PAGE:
UK-based startup Azimo that deals with online money transfer has secured $20 million in a Series B funding round that has boosted the value of the company to around $100 million. Many capital ventures like Frog Capital, e.ventures and Greycroft Partners participated in the funding round.
Founded in 2012 by Michael Kent, Ricky Knox and Marek Wawro, the startup Azimo allows its customers to transfer money to more than 190 countries in 77 currencies globally from any mobile or web-connected device. This startup is one among the few fintech startups that are trying to make a mark in the growing trend of mobile and online banking to try to get a bite of the $529 billion worth of funds that get zipped around the world every year, according to the estimates from the World Bank. But the company has not revealed any plans so far to enter the US market following other startups like TransferWise, CurrencyFair and WorldRemit.
CEO and co-founder of Azimo, Kents states, “We are very much a European specialist. We think customers have traditionally been underserved in Germany, France and Spain, so we have big plans for those markets, while pushing into the whole of the EU. We are looking to open additional jurisdictions for sending money.” He also added, “To do Europe properly, you have to have a big network. But once you have that network, you can point it across the world.”
The startup plans to use the new funds to expand the operations of the company in pan-European and Asia. Kent said, “These funds will allow us to further expand our services and continue to give the worlds migrants a better deal.” He also added that the company has plans to acquire large players in the future. He pinpointed at the potential merger possible with Western Union and Moneygram as a sign that there is “an obvious consolidation story that’s happening in this industry. I would have though at some point – as we have financial investors – we would be part of that. I think it’s a little way off.”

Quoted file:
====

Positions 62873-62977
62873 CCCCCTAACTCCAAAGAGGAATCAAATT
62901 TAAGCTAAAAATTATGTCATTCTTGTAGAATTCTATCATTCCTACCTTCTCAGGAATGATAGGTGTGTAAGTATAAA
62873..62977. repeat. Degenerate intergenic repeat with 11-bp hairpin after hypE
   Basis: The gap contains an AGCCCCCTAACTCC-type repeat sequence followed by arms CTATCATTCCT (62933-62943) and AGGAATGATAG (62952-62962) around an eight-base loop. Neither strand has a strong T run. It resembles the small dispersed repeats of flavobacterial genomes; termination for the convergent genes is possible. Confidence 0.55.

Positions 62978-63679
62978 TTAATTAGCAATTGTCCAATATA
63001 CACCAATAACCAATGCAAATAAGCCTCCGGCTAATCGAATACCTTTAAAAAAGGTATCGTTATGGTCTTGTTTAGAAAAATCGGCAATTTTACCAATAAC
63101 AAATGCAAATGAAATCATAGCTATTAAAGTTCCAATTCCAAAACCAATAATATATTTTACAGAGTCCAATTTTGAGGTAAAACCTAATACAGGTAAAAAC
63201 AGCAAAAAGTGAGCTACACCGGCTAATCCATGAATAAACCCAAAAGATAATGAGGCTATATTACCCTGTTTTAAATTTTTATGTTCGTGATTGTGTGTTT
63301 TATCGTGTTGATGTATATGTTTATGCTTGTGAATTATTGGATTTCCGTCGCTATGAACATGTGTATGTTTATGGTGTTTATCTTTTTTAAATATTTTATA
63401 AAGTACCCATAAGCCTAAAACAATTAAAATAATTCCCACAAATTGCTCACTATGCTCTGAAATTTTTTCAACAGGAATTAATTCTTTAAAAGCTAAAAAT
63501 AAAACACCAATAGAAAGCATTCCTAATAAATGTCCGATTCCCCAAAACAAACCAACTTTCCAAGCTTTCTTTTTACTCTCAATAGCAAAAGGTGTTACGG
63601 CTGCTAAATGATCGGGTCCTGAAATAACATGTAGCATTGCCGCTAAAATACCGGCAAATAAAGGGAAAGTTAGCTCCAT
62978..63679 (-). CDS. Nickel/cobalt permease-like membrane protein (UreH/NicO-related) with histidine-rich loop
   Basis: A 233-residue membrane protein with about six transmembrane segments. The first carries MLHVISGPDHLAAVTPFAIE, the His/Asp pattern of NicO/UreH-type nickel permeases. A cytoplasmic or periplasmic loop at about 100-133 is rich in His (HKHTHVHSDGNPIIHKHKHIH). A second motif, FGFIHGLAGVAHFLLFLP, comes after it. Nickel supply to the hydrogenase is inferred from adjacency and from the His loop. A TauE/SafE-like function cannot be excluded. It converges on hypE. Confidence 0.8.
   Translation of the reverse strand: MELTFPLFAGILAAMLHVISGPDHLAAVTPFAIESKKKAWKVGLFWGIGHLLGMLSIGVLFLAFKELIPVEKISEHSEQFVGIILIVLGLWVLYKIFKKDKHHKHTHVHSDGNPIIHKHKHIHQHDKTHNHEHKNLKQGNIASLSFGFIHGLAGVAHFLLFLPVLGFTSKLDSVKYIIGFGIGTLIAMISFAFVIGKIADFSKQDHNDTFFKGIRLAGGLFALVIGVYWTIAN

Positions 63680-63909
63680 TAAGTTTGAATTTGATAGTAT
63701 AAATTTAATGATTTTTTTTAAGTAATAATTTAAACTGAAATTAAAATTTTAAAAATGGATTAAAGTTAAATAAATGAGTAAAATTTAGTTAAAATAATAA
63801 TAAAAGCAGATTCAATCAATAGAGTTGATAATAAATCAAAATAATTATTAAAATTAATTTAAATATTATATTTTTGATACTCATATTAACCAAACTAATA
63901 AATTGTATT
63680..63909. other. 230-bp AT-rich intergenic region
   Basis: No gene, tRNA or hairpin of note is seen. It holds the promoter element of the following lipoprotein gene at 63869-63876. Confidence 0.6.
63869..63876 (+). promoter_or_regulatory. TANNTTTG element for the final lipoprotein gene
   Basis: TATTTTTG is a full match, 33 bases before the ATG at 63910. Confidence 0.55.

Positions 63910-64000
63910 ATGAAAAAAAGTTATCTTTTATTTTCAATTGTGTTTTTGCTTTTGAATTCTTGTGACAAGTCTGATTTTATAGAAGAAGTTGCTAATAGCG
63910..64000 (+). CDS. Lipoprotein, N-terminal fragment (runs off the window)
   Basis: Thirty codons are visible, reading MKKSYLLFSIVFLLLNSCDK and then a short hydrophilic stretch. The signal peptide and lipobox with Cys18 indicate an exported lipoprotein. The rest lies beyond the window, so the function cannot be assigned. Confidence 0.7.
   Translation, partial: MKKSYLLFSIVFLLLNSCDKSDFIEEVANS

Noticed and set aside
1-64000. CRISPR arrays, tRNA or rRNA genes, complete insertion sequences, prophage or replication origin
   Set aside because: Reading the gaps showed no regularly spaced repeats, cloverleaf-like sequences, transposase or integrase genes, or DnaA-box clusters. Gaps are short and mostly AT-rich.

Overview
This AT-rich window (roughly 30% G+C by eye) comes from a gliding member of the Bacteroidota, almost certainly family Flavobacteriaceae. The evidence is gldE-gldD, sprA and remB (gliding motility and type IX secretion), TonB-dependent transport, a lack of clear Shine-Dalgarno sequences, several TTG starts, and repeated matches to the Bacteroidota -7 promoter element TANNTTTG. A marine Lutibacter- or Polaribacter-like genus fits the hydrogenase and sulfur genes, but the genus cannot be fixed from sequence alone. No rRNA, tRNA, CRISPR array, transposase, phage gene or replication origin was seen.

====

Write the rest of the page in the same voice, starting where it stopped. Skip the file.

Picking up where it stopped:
The move comes soon after the rivals in London raised significant amounts. Last January, TransferWise announced securing $58 million in funding led by Andreessen Horowitz which shot the value of the company to $1 billion. Around a month later WorldRemit raised $100 million from technology Crossover Ventures, that backed Facebook and Netflix in early days, and increased the value to $500 million.
Last March, it raised $10 million in Series A funding led by Greycroft Partners and other including Accion’s Frontier Investments Group, eVentures and TA Ventures which it used to improves its services for customers.
The announcement about the Azimo deal happens on the day before first International Day of Family Remittances, the day announcement by UN to promote awareness of the growing scale of the migrant workers who transfer funds to their families living in different part of the world. Reports from World Bank says around $519 billion of remittance payments were made in 2012, mostly through traditional modes through Western Union and MoneyGram.
Kent said, “We run up against a lot of patronizing people when it comes to migrant workers. People assume that would not use Skype or social networks or smartphones. But in fact we found that Eastern Europeans, Filipinos, and other massively over-indexed on services like VoIP and social networking, so in fact it completely makes sense to sell them digital remittance apps. Rather than requiring them to walk into a Western Union and pay more, you could take the stuff they were using already for other reasons to deliver a cheaper and more cost-effective service.”